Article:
4. Matt Gaffney says:

    I missed the hidden message! I always miss a layer of Patrick’s puzzles.

  5. Amy Reynaldo says:

    I meant to circle the “two of the same letter” squares but didn’t–and now I can’t find my copy of the puzzle! Will go the easy route and wait for someone to tell me the hidden message.

  6. Amy Reynaldo says:

    Okay, got it from Matt’s two grids. I feel enlighted philosophically thanks to the wisdom in Patrick’s hidden message.

  7. Tony O. says:

    I KNEW there was something else! You rascal, P! Still, I’m getting the hole punch, tape, string, and flashlight out just in case …

  8. Bruce N. Morton says:

    I guess it is impressive, but I also guess I don’t have the patience for this sort of thing. I did *sort of* get the idea, because I also tried to fill in two letters in every square, trying to remember to put the across letter in the upper right and the down letter in the lower left, but got bollixed up and abandoned it. (Never having heard of “Big Brother” didn’t help.) I guess if I’m understanding correctly, it ends up as a bit of a letdown. The across and down clues have literally no connection with each other–is that right? I figured that the down clues must be scrambled, or something, and you had to look through them to put them in the right order, or some such. So it ended up with unproductive time wasting. It’s just two distinct puzzles each with only one set of clues–right? I won’t be a party pooper and enter a star rating, but how brilliant is it really? Just create two, rather straightforward grids with fairly short words, and create only one set of easy clues for each. Or am I still missing something? (Other than the hidden message I read about above, and didn’t bother finding.)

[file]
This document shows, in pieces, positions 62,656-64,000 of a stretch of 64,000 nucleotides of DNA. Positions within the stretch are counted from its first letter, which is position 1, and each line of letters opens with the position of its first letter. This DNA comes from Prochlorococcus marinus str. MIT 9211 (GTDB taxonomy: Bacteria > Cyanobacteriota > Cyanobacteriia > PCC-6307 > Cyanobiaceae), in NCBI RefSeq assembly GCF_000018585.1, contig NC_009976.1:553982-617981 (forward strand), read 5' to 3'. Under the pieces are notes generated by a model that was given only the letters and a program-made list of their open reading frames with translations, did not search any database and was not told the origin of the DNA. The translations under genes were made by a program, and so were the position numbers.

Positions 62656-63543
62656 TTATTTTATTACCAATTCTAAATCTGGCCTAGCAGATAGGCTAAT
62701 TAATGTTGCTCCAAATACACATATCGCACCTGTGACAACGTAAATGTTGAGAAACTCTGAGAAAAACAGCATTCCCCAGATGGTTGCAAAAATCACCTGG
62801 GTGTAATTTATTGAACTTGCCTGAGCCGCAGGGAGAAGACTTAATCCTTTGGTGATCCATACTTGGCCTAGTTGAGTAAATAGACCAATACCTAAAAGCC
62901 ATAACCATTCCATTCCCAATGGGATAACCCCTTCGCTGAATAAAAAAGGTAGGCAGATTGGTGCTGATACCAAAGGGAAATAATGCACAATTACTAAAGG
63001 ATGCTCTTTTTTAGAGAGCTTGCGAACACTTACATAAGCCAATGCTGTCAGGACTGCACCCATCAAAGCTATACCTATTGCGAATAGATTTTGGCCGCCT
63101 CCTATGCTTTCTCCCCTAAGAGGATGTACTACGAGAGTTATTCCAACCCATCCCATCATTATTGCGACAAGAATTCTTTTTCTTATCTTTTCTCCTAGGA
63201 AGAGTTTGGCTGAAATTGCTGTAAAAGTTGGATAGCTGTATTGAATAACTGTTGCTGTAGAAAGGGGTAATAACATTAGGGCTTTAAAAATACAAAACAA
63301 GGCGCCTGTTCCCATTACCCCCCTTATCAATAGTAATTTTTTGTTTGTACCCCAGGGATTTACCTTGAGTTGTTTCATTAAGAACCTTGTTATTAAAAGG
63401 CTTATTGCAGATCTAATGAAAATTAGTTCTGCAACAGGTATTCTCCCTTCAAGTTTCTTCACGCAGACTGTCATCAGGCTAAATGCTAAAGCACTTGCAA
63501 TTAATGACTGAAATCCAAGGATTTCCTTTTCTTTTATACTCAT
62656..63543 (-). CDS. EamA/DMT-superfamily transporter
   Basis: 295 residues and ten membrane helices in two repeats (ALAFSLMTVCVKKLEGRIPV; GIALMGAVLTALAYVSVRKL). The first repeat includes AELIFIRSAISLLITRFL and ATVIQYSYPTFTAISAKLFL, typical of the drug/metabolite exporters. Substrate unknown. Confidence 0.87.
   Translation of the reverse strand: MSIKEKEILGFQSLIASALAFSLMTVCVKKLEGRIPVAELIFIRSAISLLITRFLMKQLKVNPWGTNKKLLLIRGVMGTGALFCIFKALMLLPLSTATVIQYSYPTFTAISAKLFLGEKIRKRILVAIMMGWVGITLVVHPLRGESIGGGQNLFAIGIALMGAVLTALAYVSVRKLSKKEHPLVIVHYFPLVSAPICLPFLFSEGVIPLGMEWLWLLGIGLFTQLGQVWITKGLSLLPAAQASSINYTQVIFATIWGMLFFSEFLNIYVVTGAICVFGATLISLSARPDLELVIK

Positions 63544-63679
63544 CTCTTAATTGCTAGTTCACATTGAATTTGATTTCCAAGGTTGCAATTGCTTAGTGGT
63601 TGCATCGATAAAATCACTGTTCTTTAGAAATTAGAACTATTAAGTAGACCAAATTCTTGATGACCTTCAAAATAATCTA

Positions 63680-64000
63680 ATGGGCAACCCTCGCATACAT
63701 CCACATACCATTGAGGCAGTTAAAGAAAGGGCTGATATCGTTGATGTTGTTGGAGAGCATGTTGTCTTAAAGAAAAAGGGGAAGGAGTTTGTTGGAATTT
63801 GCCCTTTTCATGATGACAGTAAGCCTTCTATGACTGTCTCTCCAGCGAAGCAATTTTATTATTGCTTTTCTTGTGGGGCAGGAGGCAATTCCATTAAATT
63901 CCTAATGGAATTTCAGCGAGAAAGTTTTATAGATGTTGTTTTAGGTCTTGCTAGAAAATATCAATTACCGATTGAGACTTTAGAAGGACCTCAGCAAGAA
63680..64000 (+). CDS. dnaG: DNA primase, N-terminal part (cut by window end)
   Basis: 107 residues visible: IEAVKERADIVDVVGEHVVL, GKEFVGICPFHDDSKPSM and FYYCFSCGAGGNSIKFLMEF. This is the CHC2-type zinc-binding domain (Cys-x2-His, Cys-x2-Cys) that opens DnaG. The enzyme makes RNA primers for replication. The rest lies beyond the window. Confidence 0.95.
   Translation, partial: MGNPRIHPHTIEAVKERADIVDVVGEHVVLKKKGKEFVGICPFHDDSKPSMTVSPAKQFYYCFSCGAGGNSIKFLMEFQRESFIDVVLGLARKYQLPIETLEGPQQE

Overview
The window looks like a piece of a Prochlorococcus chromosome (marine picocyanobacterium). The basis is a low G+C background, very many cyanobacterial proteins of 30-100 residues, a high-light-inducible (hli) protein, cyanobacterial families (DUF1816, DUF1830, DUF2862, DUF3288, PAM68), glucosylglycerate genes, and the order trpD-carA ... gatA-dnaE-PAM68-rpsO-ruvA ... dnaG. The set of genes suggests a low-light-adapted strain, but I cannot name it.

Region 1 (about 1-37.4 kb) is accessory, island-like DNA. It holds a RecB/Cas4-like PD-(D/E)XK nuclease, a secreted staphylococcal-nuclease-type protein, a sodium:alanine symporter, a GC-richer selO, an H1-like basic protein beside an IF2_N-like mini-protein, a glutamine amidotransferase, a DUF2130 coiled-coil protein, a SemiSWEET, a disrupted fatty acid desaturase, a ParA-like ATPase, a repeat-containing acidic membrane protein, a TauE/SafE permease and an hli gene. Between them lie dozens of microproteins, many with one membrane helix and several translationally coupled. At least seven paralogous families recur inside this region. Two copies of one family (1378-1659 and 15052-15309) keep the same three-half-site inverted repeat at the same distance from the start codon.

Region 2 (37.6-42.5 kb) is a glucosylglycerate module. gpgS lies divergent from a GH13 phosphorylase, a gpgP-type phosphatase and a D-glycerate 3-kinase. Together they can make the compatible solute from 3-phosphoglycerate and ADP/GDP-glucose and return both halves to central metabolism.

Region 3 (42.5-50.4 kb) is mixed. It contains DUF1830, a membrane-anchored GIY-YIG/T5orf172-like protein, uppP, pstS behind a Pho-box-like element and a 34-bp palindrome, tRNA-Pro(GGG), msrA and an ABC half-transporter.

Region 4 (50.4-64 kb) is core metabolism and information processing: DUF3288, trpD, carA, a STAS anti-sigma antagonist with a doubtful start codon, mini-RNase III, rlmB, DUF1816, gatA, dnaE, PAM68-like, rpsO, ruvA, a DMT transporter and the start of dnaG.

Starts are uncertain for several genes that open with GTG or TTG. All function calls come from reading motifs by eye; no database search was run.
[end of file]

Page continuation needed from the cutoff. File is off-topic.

Bruce

  9. Neville says:

    Would not have been able to finish this if I hadn’t noticed the opposite theme entries – some tricky stuff! Great fun, though. Figured out what was going on quickly, as STAN was also a gimme for me, so I just completed both in one grid – A in the upper left of squares, D in the lower right. (I’ve learned this from attempts at the MGWCC, of course.)

  10. pauer says:

    Thanks, gang. Glad you liked it, though not everybody has voted yet. One solver described it as “VERY annoying” so I know it wasn’t for everyone. I debated whether or not to give two clues or add some instructions, but in the end I made it as innocent-looking as possible and hoped that the aha would be worth it.